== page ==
I could easily be proven wrong but I think all camera manufacturers will be heading down the mirrorless / EVF, compact body path. I also think the FF fad will die back down quick enough as they next generation of APS-C sensors start to show similar performance to say a 5D MKII. On this basis I don't think Fuji will do a FF X camera.

I guess taking my own points on board that I believe Sony will make all cameras mirrorless eventually, it stands to reason they will produce a FF mirrorless. But I suspect it won't necessarily be a NEX. I really don't think Fuji will as they don't have a FF series at the moment and with further refinement, I am sure the X-Tran can compete with FF and has the clear advantage of lens size and to some extent body size.

The RX1 is no doubt a beautiful camera and will have some lasting appeal but not to that many people at that price. I like many others would take one if given the chance though!

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One point that often seems to get forgotten when talk is of the X trans sensors being as good as many FF sensors and that therefore this DX size could be the future rather than FF - the maxim of bigger is better still holds true. A FF X-Trans sensor will be better than the current DX X-Trans and better than the current latest FF sensors. That of course is simplifying things but it's pretty much the truth. What if either Canon or Nikon made Fuji an offer they couldn't refuse to build a FF X-Trans sensor for their DSLRs - they would blow the other company out of the water.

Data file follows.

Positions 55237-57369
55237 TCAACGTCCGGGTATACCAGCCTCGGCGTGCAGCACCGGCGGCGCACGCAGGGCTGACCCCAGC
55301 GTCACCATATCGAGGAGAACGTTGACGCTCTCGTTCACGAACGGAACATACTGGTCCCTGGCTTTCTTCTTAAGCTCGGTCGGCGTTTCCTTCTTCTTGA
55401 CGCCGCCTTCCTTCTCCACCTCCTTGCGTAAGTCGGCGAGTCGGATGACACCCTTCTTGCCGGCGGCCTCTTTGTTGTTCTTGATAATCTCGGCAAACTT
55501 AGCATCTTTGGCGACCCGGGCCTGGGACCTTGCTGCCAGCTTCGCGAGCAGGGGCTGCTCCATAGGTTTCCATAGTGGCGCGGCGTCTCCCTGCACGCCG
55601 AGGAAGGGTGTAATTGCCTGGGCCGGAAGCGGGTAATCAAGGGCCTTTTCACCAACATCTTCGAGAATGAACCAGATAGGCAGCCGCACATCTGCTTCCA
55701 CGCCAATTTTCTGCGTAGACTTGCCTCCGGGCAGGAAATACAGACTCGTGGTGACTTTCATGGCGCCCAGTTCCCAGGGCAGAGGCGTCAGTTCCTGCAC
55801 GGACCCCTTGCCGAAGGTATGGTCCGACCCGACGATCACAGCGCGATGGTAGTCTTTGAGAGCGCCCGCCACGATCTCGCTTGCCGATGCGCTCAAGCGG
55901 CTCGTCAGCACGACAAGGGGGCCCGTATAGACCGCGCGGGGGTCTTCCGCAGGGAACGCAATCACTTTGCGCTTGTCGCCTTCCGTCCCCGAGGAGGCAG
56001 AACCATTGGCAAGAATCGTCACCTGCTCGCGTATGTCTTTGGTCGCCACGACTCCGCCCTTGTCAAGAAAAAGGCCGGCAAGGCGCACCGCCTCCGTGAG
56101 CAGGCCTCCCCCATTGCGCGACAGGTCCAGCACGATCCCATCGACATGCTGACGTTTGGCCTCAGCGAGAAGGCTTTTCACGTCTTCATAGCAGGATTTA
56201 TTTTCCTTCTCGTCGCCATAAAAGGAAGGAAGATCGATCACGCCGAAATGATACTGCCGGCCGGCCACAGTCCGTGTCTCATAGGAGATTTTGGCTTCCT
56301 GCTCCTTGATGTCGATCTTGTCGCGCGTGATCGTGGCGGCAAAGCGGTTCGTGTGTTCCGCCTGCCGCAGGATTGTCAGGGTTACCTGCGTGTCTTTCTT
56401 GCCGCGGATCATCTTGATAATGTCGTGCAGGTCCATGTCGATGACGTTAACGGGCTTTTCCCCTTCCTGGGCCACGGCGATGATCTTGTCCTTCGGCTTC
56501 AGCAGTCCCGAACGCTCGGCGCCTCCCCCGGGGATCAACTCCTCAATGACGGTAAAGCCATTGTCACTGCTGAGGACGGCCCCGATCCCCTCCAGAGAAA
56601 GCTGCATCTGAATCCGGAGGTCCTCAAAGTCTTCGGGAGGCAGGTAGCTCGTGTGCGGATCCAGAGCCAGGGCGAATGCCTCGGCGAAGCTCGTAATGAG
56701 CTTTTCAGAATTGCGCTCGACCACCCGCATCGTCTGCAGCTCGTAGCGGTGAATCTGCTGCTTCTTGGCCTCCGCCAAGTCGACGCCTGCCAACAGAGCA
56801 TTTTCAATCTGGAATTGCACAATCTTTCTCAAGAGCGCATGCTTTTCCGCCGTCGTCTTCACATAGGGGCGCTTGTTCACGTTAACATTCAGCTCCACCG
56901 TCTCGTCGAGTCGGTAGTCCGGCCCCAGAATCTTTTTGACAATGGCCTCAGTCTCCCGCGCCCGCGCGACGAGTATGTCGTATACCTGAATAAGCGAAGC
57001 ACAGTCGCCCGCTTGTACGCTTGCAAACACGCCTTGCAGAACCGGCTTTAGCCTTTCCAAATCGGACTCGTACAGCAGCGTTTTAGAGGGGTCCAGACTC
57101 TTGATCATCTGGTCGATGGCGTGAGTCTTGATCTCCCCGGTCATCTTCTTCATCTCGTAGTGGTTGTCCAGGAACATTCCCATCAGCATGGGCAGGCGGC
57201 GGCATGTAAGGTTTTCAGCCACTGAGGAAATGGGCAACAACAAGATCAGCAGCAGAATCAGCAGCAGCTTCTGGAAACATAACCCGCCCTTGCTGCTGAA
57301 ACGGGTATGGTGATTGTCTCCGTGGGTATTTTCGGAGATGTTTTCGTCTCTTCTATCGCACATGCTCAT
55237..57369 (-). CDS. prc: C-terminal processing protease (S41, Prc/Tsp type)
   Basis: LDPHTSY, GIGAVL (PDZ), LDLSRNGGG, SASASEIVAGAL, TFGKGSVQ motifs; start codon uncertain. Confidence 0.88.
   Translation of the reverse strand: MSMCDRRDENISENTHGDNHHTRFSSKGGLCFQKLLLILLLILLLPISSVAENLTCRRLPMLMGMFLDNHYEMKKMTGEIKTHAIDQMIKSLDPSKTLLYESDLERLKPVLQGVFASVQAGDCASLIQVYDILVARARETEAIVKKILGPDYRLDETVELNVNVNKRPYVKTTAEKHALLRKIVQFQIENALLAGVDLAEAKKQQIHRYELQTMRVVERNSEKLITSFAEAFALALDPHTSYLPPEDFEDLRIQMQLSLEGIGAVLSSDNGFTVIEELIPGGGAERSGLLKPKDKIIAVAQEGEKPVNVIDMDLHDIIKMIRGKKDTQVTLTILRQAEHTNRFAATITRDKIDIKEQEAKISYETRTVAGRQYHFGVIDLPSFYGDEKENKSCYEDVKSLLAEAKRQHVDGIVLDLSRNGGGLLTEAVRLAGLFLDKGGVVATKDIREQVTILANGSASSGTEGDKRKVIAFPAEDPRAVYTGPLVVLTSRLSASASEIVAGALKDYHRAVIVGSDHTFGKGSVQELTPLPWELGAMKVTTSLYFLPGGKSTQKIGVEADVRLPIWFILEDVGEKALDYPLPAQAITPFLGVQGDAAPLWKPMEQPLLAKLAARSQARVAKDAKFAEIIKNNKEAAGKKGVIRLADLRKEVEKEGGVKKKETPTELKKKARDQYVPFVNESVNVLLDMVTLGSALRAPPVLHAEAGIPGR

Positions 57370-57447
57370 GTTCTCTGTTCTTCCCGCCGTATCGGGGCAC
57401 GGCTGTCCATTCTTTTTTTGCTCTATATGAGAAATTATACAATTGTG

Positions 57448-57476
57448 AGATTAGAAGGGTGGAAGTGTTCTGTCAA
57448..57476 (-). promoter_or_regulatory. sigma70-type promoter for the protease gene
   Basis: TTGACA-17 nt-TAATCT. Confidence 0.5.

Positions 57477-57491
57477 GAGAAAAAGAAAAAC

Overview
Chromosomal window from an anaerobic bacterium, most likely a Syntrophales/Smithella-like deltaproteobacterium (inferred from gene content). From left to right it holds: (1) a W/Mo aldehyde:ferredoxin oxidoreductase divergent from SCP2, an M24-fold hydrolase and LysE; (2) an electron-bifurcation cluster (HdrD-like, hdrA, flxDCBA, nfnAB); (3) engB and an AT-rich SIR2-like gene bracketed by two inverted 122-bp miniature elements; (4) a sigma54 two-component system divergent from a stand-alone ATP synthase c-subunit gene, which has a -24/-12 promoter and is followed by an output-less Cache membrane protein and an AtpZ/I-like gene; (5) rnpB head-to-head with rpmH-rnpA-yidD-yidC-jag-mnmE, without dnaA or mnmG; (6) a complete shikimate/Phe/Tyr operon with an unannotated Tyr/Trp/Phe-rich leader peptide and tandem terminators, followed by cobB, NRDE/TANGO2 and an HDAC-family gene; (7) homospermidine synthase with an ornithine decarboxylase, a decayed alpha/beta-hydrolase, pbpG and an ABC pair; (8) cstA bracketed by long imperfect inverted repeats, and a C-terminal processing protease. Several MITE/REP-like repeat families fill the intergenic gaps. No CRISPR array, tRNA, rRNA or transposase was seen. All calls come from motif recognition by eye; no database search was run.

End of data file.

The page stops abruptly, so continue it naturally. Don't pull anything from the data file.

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I don't see it as an X100 killer. It lacks a full viewfinder which is one of the dearest attributes of the X100. Yes the RX1 has a full frame 24mmx36mm sensor which is certainly appealing. I think the person who can afford such a camera would prefer to use it in the traditional way - via viewfinder. Heck I can't even dream about buying an X100 let alone the RX1....

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  • 2 weeks later...

The Sony's much too expensive - full-frame DSLR territory. The X100's a classic.

So's the Canon G1 X but nobody has noticed that yet. The brick-like Canon has better IQ than my X100 and gives me more keepers ; now if the Sony had a tele lens like the Canon I'd pay the price.

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OK i touched it. Saw the output and was pretty impressed as the colour is very very accurate (at least on screen). A tad cool to my liking but it is nice.

And honestly it was quite tempting and the XE1 is already in the bag for that matter. SGD3100 in US is considered overkill. It will cost Singaporeans 3999 SGD and that is pure suicide. Heard that the 10 units coming in soon are all snapped up.

However the RX1 is quite half hearted in terms of practical usage. Why? IT has the aperture ring on the lens (f2.0 only but for FF is good enough IMHO) but when it comes to changing of shutter, it is no where near the old school way of doing things. That means I would have to look at the screen to know where my shutter speed is.

Half baked. A pity.

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I wouldn't say it's an X100 killer simply because its aimed more as an alternative to Leica M or X series cameras. It's a very fine camera, one that I'd thought about buying, but it was too compromised for me in the end. Yes, it has a fixed lens the same as the X100, it has a much better sensor as its a full frame sensor which is an advantage. But the X100 also has its advantages too - the optical/evf viewfinder is its biggest advantage — no need to buy an expensive optical or evf finder. Lens wise I would say the Sony has the edge but only just. At the end of the day, both cameras are disadvantaged because of the fixed lens both which are wide angled lenses — the Sony wins because you can do a software magnification so that it imitates a 50mm — but I'd still prefer my x-pro1 as I can change my lens to suit my need. At the end of the day it really down to the user which is best for them though.